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  • Writer's pictureSona Parmar

Orgasms & Almonds Croissants

Updated: Oct 7, 2021

Forget safety. Live where you fear to live. Destroy your reputation. Be notorious.

- Rumi, 13th century Persian Poet

I had initially written this blog post some time ago but, even though I write on a grand plethora of subjects, I was hesitant, no downright freaking out, when it came to publishing a piece with the word orgasm in the title.

Even if the world is indeed filled with sensual pleasures, surely I should only be writing about more noble pursuits? Oh, and my parents read this.

But then I reasoned that yin is balanced by yang, Shiva by Shakti, sugar with spice, and Burt by Ernie. Let’s be adults and call a spade a spade.

Is indulging in sensual pleasures really a sin? Should we be aspiring to give them up to reach our loftier, spiritual goals?

In my humble opinion at least, the answer is no.

But rather than embarking on it as an exercise in controlling the senses, I like to think of it as mastery over them. Think of it as a take-it-or-leave-it attitude. Or perhaps, more accurately, an enjoy-it-or-leave-it attitude.

You get to enjoy your pleasure of choice but, crucially, not be attached to it.

That means revelling in the sheer delight of an almond croissant (or orgasm), but if you didn’t have one for a few days, months or even years, it wouldn’t really bother you. You’re not attached. And a little of what you fancy probably does you good anyway.

The only thing is, we are but fallible human beings: the more we get of something, the more we want. And sometimes, just sometimes, there’s just not enough of the thing we so enjoy. There’s a reason we live in a culture fuelled by addiction. No-one wants to give up the security blanket that is their sensual pleasure.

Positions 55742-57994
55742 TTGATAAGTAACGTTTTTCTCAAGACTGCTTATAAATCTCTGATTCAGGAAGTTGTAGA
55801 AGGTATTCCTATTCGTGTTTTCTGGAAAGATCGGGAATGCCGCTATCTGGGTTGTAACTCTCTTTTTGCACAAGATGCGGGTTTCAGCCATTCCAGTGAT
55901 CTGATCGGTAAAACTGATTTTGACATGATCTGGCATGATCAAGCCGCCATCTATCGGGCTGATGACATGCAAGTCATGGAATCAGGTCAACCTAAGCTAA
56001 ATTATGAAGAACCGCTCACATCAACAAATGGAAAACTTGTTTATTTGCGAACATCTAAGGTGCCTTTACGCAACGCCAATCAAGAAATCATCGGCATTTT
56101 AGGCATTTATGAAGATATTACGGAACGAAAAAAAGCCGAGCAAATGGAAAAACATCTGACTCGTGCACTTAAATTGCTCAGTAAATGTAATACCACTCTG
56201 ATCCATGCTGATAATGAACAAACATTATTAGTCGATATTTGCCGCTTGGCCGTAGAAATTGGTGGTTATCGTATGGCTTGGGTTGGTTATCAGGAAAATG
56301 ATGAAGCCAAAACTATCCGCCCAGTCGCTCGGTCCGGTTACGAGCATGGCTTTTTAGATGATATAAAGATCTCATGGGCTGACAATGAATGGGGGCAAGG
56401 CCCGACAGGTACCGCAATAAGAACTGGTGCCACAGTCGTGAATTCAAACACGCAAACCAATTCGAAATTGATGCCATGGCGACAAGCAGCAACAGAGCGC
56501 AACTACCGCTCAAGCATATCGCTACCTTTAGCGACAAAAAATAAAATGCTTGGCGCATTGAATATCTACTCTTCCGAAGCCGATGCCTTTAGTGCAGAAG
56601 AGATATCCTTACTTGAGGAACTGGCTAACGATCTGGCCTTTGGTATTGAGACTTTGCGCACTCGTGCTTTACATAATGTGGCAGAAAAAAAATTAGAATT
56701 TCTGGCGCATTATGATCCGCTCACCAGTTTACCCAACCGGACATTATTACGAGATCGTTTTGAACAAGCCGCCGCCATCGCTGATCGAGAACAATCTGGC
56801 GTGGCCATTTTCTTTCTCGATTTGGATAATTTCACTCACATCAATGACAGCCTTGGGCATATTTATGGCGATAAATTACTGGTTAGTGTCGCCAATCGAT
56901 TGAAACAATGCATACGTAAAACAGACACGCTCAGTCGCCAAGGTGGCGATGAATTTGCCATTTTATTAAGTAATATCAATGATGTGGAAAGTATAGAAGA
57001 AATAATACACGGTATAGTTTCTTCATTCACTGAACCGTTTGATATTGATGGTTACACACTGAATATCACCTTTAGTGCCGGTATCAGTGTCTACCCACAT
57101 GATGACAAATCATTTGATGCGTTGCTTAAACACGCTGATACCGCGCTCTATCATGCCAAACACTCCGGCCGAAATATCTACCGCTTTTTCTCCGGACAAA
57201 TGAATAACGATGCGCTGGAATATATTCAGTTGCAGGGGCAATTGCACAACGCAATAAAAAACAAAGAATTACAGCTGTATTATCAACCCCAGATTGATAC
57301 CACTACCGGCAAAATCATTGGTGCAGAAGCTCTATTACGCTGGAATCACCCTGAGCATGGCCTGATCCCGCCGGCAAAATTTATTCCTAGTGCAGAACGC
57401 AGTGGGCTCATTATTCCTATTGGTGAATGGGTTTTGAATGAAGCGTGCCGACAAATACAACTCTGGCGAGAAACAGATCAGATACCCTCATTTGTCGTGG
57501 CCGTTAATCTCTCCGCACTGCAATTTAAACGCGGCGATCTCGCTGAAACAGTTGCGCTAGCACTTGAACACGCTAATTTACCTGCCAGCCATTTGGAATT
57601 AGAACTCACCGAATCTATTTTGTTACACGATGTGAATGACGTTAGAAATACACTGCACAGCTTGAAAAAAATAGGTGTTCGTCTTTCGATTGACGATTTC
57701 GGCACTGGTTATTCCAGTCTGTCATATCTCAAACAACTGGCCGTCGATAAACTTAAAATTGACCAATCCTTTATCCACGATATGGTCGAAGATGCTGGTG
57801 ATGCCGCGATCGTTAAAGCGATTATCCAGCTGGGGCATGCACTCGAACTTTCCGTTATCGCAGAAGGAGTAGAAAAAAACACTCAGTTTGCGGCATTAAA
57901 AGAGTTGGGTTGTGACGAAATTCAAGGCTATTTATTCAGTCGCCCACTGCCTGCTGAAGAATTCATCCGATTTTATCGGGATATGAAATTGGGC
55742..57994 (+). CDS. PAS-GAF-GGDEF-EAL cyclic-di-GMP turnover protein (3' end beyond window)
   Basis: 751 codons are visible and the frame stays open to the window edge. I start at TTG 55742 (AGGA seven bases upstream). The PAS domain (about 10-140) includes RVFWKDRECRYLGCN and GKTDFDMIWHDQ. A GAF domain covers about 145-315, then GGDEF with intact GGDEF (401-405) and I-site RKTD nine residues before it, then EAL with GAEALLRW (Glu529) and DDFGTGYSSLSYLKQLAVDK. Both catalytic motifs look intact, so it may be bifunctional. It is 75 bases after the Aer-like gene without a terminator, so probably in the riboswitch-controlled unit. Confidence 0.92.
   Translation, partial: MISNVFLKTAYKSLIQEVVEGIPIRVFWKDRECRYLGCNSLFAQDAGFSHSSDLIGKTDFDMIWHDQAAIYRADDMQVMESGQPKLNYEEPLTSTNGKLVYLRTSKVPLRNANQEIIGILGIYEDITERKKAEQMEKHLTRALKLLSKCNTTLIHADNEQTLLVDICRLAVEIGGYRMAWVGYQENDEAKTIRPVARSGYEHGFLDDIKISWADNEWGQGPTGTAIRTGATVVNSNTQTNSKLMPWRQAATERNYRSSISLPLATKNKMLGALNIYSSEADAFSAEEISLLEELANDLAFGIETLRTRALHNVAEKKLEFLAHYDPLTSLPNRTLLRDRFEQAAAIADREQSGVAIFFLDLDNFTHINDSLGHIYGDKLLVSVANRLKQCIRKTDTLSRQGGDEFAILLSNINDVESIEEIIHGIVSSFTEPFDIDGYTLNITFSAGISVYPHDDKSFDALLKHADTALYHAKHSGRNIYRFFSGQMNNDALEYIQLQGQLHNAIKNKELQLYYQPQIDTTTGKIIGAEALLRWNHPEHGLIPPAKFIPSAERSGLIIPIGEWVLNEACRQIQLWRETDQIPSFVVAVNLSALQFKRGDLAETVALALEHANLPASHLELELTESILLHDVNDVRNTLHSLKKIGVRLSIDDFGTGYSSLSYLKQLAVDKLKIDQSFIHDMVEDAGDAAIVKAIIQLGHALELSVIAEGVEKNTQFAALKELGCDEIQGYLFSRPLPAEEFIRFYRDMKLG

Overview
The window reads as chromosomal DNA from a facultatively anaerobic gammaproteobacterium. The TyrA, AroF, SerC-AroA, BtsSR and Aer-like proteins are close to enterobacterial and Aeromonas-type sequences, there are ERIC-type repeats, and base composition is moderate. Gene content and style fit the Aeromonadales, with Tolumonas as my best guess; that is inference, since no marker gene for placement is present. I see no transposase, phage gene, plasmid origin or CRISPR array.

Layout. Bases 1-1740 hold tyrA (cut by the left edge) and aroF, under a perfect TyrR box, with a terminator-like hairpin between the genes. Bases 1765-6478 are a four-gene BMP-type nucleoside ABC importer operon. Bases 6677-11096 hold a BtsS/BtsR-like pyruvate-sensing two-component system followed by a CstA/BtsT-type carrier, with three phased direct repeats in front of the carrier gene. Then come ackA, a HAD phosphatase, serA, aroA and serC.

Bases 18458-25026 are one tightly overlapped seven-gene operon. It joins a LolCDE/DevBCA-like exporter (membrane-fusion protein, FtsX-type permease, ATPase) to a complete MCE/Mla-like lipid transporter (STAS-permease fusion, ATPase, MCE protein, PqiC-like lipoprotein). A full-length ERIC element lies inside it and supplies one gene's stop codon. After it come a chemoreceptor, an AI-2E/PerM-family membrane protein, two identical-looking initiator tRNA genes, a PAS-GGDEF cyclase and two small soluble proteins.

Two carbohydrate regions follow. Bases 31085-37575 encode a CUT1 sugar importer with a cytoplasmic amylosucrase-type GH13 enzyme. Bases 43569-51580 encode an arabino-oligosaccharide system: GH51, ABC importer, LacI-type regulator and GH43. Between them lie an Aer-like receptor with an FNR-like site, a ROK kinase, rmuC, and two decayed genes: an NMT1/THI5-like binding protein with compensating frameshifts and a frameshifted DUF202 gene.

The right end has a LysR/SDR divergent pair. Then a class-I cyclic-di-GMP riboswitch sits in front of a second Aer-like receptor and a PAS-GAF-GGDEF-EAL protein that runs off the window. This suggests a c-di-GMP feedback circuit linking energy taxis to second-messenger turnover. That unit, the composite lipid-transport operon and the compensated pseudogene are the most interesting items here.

I feel the need to reiterate something though: it’s not about giving something up; rather it’s the willingness to be able to give it up, if required. It’s a fine line.

And when we are ready to take that step, suddenly we realise that there’s a lot more to life. It’s in the letting go that we find the space to truly be open to the treasures the Universe still has in store for us (new sensual pleasures anyone?).

As these spiritual beings enjoying this incredible human experience, I feel it’s our job, no obligation, to live life to the fullest. It’s not just about the cake and eating it, but doing so with some fabulous sprinkles and decadent icing.

But maybe I don’t even want cake. Maybe I’m happy with a really good piece of bread, or a fresh, hot-off-the-stove chapatti. Rather than it being the sensual pleasures that bring us joy, maybe all we need is a few simple ones.

Because, as we well know, it’s not the things outside ourselves that make us happy. True contentment comes when you’re in that glow of appreciation, that beats orgasms and almonds croissants hands down.

Or at least 99% of the time.

We are human after all.

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